This says it all….you never know what you’ll                    bring back to the earth!

Apollo Command Module – the real deal!

Last year the annual lunch was held at the Rock Wall Winery, which is also on the former Alameda Naval Air Station property.

Besides being very cold inside the winery, both locations were loud and echo-y and we could barely hear either of those main-event-speakers over the constant chatter of voices and plates.

These lunches were sponsored by the Alameda Chamber of Commerce. It’s always interesting to hear diverse opinions on the status/state of the city.

In my opinion, they are terrific and it allows some time to talk about biz in Alameda (or other subjects like local politics, gossip, or where people are going or have gone on vaca).

Definitions:

MLS=Multiple Listing Service 

AC= active contingent (the buyer needs to sell something before s(he) can complete the transaction. This could be when another buyer might write a back-up offer. If the primary buyer can’t meet the deadlines, the back-up moves into the primary position and it’s bye-bye to the first buyer). If the second buyer finds a property that s(he) likes…then they can drop out of the 1st property and write on the second property. One thing is for sure…you do NOT want to buy both properties at the same time.

BOM=back on the market (could be that the buyer had some conditions in the contract that s(he) couldn’t meet in a timely manner.)

PCH= price change (seller either raised or dropped the price)

PSB=pending sale (seller wants backup offers)

Tues tour 13

Active listings 65 including: 1 AC, 2 BOM, 3 PCH, 3 PSB

Pending 13 including: 3 PSB

Sold 8

Sold stats for this week…

Days on Market:

51 (high)

9 Low

Average 18

Median 13

All done for now!  Enjoy the weekend…contact me if you have questions about the market, where it’s going, where it’s been, etc. I’ll admit I don’t know all of the answers….

best, marilyn

THE SECOND STORY | September 24th, 2019

What every homeowner should know about their property insurance

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Insurance is required on a home by the mortgage company, but homeowners rely on it for peace of mind also. Unfortunately, people may not take the time to investigate their policy and what it covers until they need to file a claim, which could be too late.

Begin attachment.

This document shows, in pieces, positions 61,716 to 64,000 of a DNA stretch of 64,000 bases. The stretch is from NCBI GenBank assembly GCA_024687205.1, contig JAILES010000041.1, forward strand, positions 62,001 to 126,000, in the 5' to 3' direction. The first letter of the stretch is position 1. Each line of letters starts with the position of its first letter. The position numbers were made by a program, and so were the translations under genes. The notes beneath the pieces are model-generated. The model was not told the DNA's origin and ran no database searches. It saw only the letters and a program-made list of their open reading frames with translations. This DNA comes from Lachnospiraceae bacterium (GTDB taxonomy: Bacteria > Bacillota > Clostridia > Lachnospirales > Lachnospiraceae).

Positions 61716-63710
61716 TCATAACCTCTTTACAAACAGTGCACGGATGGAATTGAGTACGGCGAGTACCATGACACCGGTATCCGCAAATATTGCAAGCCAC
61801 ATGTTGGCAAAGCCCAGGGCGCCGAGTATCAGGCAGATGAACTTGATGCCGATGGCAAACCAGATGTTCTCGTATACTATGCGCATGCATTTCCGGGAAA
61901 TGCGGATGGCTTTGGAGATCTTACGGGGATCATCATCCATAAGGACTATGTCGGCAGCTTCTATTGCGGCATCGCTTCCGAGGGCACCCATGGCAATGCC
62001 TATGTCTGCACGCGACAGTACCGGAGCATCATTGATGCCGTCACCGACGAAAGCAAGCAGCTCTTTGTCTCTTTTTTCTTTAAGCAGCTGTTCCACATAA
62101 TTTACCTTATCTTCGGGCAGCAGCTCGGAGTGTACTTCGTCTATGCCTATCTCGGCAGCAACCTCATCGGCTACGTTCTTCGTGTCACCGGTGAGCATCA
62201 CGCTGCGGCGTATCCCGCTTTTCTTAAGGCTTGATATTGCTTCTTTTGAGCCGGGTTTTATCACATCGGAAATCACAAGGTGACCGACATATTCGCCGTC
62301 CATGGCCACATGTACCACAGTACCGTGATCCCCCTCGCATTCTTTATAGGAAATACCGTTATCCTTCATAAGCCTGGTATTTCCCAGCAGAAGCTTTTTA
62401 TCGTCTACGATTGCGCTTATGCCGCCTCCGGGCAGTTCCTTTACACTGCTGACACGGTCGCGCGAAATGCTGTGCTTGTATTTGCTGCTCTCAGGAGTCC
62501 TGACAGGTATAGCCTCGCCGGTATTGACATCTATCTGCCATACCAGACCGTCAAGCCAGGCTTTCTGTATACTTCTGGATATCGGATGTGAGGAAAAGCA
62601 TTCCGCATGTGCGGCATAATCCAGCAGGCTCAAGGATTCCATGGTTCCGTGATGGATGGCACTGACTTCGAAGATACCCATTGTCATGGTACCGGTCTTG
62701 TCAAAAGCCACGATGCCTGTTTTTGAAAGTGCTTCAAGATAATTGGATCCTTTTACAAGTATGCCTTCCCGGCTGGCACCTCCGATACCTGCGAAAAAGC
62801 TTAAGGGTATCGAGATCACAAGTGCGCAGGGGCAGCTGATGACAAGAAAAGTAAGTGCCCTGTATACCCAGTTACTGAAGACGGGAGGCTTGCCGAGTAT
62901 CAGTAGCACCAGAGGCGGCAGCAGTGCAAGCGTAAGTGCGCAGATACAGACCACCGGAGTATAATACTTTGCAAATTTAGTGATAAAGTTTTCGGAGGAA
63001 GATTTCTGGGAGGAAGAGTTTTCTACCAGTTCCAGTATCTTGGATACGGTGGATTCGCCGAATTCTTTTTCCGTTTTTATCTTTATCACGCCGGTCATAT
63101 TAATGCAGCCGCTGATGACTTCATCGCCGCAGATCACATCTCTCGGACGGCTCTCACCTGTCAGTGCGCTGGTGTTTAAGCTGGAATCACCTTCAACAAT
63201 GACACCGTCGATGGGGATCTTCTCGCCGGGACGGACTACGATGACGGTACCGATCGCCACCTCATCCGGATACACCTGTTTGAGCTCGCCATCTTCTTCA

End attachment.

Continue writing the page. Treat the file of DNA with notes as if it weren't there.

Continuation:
While it may not seem like the best use of your time, an in-depth visit with your property insurance agent once a year could be valuable to you if you have losses and could increase your peace of mind.

The following are some questions you can ask your insurance agent:

  • What is the insured value of the policy and the replacement cost of your home? Insured value is the amount that would be paid for a total loss but replacing the home could cost more than that amount.
  • What is the deductible? Higher deductibles on the first amount of the loss are one way to lower the cost of the premium. It may sound good when you’re having to pay for the policy but feel very different at the time you file a claim.
  • What does the policy cover? Typical policies cover fire, theft, vandalism and storms. Homeowner policies bundle personal belongings and some liability coverage. They can differ not only from company to company but from policy to policy. Be clear on what is covered.
  • What does it not cover? … Some perils are usually not covered by policies like hurricane, flooding, power outage, rising water and earthquake. It can be confusing because a broken pipe might be covered but rising water from backed up sewer is not.